Ashley-Martin J, Huang R, MacPherson SH, Brion O, Owen J, Gaudreau E, Bienvenu JF, Fisher M, Borghese, MM, Bouchard MF, Lanphear BP, Foster WG, Arbuckle TE. Environmental Research 2022 Nov 18;217:114842. doi: 10.1016/j.envres.2022.114842
Glyphosate is the most widely applied herbicide in agriculture. Glufosinate is a broad spectrum herbicide used to manage glyphosate-resistant weeds. Despite the widespread use of these herbicides, biomonitoring data – which inform risk assessment and management – are sparse.
To identify determinants of urinary concentrations of these herbicides and their metabolites in pregnancy.
We measured urinary concentrations of glyphosate, glufosinate, and their primary metabolites aminomethylphosphonic acid (AMPA) and 3-methylphosphinicopropionic acid (3-MPPA) in a single spot urine specimen collected during the first trimester of pregnancy from the Maternal-Infant Research on Environmental Chemicals (MIREC) study. MIREC recruited about 2000 pregnant women from 10 Canadian cities between 2008 and 2011. We used UItra-Performance Liquid Chromatography coupled to tandem mass spectrometry (UPLC-MS/MS) with sensitive limits of detection to quantify analyte concentrations. We examined urinary concentrations according to maternal sociodemographics, sample collection characteristics, reported pesticide use, and consumption of fruits, vegetables, legumes, and grain products. We used ANOVA models with specific gravity-standardized chemical concentrations as the dependent variable to determine associations with maternal and sample determinants.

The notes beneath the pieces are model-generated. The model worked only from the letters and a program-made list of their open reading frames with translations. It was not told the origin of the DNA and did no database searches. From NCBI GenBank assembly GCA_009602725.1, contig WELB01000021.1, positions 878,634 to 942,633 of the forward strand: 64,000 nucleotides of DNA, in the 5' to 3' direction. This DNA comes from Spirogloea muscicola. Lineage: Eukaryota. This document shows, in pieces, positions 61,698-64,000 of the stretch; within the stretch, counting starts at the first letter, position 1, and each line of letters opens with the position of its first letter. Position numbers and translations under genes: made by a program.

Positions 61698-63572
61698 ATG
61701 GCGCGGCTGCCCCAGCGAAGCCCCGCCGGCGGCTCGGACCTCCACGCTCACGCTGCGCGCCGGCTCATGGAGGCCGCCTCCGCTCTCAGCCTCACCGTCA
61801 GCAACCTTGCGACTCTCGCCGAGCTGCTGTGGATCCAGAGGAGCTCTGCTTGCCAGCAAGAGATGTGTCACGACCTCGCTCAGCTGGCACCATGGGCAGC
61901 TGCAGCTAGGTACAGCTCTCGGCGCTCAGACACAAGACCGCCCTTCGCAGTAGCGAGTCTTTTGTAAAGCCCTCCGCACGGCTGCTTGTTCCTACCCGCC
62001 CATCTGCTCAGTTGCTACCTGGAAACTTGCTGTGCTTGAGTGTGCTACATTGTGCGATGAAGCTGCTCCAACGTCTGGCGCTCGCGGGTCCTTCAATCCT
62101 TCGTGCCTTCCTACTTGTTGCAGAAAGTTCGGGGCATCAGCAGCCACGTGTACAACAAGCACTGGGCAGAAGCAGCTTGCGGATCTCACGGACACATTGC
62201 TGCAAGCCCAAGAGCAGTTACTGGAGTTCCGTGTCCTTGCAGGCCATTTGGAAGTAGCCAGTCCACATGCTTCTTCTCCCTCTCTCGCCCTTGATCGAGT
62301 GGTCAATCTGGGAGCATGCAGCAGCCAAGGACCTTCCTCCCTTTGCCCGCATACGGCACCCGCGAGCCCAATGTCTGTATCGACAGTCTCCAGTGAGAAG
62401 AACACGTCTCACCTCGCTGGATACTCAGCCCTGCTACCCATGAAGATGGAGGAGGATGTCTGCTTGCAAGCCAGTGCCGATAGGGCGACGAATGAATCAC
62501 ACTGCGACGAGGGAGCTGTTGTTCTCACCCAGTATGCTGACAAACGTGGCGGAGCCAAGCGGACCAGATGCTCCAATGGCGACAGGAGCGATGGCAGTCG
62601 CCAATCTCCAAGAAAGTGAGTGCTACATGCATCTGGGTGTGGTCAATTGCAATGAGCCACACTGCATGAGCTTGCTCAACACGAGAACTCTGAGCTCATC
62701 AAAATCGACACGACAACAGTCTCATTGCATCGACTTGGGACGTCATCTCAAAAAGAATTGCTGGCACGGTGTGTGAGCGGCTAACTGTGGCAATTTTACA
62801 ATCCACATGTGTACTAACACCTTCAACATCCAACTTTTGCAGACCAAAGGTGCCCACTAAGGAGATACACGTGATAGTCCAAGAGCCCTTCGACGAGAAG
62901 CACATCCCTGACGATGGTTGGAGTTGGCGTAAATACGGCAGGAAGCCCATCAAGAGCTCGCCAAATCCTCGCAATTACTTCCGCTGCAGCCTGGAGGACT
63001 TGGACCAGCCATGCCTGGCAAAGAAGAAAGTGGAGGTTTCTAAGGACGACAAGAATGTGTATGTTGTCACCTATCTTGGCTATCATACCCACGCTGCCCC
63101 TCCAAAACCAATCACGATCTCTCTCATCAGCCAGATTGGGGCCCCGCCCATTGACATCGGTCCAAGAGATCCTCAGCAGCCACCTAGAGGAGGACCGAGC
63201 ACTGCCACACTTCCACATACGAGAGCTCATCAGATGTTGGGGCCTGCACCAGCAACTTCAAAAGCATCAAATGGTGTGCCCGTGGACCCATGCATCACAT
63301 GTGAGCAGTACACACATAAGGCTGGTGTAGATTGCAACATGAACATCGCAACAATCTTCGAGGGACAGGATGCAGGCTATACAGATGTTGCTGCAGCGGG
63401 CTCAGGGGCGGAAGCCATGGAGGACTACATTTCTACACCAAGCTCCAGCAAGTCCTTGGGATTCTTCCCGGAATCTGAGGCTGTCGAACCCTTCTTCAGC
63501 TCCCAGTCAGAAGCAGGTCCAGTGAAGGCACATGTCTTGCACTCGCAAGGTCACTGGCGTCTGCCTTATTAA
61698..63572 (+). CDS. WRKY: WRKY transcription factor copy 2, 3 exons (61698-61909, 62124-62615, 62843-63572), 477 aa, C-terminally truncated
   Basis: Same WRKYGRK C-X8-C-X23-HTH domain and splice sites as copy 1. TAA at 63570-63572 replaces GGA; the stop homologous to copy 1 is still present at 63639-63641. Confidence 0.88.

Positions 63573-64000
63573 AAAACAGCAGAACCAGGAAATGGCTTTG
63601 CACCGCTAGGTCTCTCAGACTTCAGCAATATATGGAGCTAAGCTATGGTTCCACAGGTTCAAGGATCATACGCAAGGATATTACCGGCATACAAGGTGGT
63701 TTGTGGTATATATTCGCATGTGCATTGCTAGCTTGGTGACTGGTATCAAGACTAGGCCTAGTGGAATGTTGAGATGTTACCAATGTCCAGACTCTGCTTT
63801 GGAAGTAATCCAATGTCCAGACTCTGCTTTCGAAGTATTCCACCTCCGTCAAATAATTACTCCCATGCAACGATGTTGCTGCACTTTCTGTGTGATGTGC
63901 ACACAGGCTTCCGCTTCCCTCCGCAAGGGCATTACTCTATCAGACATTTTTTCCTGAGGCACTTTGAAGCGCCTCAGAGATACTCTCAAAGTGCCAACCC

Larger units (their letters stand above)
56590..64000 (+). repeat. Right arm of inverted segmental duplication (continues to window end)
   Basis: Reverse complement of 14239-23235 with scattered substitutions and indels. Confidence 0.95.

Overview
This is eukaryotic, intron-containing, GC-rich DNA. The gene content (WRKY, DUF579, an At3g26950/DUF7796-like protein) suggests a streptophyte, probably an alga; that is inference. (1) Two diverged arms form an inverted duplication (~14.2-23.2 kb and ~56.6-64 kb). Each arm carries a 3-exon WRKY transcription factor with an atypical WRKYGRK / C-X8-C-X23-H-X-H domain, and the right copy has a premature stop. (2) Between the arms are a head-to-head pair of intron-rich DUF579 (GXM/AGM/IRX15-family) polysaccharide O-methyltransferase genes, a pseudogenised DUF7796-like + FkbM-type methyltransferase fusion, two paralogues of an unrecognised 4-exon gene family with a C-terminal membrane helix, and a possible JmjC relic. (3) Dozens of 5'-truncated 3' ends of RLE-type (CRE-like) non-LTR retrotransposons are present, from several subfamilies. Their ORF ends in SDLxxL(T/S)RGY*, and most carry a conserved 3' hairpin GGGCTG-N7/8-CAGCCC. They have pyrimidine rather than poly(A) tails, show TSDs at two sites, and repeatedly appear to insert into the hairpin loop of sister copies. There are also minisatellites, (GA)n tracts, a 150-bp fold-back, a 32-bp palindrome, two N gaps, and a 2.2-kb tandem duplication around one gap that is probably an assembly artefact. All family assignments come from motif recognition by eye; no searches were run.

Among women with biobanked urine samples (n = 1829–1854), 74% and 72% had detectable concentrations of glyphosate and AMPA, respectively. In contrast, one and six percent of women had detectable concentrations of glufosinate and 3-MPPA, respectively. The specific gravity-standardized geometric mean (95% CI) concentrations of glyphosate and AMPA were 0.112 (0.099–0.127) μg/L and 0.159 (0.147–0.172) μg/L, respectively. We observed a dose-response relationship between consumption of whole grain bread and higher urinary glyphosate concentrations. Season of urine collection and self-reported pesticide use were not associated with increased concentrations of any analyte.
We detected glyphosate and AMPA in the majority of pregnant women from this predominantly urban Canadian cohort. Diet was a probable route of exposure.